Friday, August 29, 2008

Passive Solar Heat Gain

One key element of passive solar design is to provide lots of roof overhang on south facing windows. Because the sun is higher in the sky in the summer, the overhang (if designed properly) prevents direct sunlight from impinging on the windows in the hottest months of the year. In the winter the sun is lower in the sky, so the overhang will not impede the sun from striking the windows and providing welcomed solar heat gain.

All summer, no direct sunlight has entered our great room through the large south facing windows. Recently, it has been cloudy and rainy in Kentucky, so the sun's rays haven't even reached the house. Today was sunny though and I was pleasantly surprised when I looked into the great room and saw a sliver of light beaming in on the floor. By December, this sliver of light will grow and move across the room, such that the entire north wall of the great room will be illuminated by direct sunlight passing through the south facing windows. I love it when the math works out!

It's still warm here in Kentucky, so ideally the sun wouldn't start peaking through for another month, but the warmest month (July) does not coincide with the sun's highest point in the sky, which occurs in June. Nor does the coldest month of January coincide with the sun's lowest point in the sky, which occurs in December. Therefore it was necessary to allow a little sun in the house in early September so that the benefits of passive solar heat gain could still be realized in late March. Life's a compromise.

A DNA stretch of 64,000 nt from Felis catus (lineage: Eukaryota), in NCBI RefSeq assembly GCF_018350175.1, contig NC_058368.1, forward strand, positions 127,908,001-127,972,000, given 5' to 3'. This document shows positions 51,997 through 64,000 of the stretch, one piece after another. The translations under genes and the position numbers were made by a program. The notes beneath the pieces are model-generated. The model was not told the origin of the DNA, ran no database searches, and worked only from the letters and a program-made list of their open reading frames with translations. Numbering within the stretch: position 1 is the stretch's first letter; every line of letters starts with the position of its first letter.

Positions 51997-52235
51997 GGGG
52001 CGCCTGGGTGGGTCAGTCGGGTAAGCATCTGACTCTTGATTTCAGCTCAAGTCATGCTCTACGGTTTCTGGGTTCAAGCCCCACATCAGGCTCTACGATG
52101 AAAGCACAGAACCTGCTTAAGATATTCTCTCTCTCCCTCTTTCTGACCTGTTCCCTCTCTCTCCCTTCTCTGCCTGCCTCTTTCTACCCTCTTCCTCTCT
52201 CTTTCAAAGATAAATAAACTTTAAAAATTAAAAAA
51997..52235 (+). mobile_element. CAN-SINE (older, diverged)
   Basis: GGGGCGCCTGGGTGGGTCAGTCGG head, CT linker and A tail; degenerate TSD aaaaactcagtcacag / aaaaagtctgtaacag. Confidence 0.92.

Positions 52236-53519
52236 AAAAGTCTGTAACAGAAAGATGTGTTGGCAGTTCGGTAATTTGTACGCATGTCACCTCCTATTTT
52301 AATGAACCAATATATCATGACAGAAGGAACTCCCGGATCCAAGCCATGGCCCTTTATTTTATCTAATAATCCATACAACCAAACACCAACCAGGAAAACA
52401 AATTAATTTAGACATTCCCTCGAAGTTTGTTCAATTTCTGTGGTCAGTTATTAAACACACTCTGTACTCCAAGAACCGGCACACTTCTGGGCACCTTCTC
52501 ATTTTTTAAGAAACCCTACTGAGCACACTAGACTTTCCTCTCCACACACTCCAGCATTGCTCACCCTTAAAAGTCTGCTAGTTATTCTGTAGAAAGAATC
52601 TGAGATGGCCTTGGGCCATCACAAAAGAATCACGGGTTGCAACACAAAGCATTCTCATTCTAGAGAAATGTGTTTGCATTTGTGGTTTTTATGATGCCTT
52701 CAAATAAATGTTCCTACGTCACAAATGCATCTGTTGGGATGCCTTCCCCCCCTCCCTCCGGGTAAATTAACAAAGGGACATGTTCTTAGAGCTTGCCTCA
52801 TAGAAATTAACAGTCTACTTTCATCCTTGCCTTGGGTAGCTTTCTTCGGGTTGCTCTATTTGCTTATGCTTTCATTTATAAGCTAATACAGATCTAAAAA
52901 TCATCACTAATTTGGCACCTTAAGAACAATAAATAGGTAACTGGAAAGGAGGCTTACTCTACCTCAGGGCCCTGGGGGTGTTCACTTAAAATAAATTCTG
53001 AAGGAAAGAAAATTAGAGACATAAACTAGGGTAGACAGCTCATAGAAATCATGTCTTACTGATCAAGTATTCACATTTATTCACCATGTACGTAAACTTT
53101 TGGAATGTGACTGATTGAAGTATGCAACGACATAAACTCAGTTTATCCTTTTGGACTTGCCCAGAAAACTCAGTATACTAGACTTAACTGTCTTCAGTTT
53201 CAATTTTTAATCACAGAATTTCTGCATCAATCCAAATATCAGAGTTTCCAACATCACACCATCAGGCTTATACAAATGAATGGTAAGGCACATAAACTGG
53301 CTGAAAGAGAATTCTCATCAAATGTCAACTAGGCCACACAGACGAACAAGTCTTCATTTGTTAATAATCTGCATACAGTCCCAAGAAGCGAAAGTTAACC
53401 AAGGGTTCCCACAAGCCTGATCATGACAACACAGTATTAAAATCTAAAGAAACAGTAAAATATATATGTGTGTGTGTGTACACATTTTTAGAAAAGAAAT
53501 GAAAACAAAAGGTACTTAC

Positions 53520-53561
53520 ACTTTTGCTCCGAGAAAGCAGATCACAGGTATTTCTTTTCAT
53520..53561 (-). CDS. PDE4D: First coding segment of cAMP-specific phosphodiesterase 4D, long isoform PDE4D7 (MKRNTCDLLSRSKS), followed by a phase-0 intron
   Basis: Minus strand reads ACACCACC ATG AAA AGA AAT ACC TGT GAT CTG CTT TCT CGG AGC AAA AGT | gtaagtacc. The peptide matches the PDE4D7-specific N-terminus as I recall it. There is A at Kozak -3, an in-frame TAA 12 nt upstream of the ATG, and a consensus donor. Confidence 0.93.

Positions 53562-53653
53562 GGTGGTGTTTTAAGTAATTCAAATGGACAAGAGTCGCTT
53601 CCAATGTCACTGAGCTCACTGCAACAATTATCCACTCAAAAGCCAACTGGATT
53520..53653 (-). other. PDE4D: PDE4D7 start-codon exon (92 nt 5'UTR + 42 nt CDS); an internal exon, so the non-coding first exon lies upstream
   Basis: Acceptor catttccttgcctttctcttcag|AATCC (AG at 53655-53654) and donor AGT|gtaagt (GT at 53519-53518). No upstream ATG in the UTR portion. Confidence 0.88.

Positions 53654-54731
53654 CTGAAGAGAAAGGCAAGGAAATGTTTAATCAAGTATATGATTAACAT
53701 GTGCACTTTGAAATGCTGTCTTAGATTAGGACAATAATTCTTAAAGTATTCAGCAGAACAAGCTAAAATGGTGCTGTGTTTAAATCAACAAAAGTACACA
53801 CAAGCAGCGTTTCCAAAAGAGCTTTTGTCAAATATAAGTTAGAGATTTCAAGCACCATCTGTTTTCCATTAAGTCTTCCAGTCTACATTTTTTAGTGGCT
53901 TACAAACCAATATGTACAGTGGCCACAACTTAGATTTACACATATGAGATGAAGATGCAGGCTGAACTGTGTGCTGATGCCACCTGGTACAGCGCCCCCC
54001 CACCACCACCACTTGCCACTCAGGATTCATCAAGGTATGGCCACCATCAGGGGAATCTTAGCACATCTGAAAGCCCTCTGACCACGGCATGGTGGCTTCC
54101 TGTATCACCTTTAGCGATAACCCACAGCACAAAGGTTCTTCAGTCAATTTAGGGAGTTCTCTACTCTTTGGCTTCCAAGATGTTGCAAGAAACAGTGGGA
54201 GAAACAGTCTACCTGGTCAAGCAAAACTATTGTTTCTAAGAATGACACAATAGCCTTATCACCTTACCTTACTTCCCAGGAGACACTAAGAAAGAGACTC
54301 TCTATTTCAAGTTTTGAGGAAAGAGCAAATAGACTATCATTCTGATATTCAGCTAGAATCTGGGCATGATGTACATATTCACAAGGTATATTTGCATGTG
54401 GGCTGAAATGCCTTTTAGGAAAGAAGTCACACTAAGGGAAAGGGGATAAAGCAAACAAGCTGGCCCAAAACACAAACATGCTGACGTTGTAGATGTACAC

I dug around and found this picture of the south side of the house that was taken at around Halloween 2007. As you can see, the sun (due to its annual journey to a lower position in the sky) is already fully illuminating the upper windows in spite of the overhang. Yep, that's how it's supposed to work!

The west side of the house has very few windows, because the sun always sets in the west, no matter what time of the year it is. It is hard to control unwanted solar heat gain through west facing windows on summer afternoons so we simply kept the size and number of those windows to a minimum.

3 Comments:

Blogger Gene said...

Yay for passive solar! It's the cheapest, cleanest, easiest, greenest design feature you can put in a house, and it requires no maintenance. What's not to like about free energy?

August 29, 2008 at 8:20 PM  
Blogger oldmilwaukee said...

And free Vitamin D in the winter too!

Nice blog Gene - I got a chuckle reading Mr. Bildrong's advice.

August 30, 2008 at 8:04 AM  
Anonymous Carl said...

I have been reading your blog the past couple of days. Very inspiring stuff. I am in the navy right now, but I would love to take on a project like this when I get out.
It is uncanny how similar your house is to the type of house I have dreamed about. I have plenty of questions, most of which I will save until I catch up to the current post in case you cover it. One I would like to ask now; did you read a specific book on passive solar home design or was it somewhat covered in the timberframe books you have already reviewed? I have also heard of planting a deciduous tree on the south or west side of the house so that its leaves shade in the summer and lets light in in the winter. You just did not want the risk of a tree falling on your house after the ice storm?
Great blog, I am whizzing through it.

April 1, 2011 at 2:20 PM  

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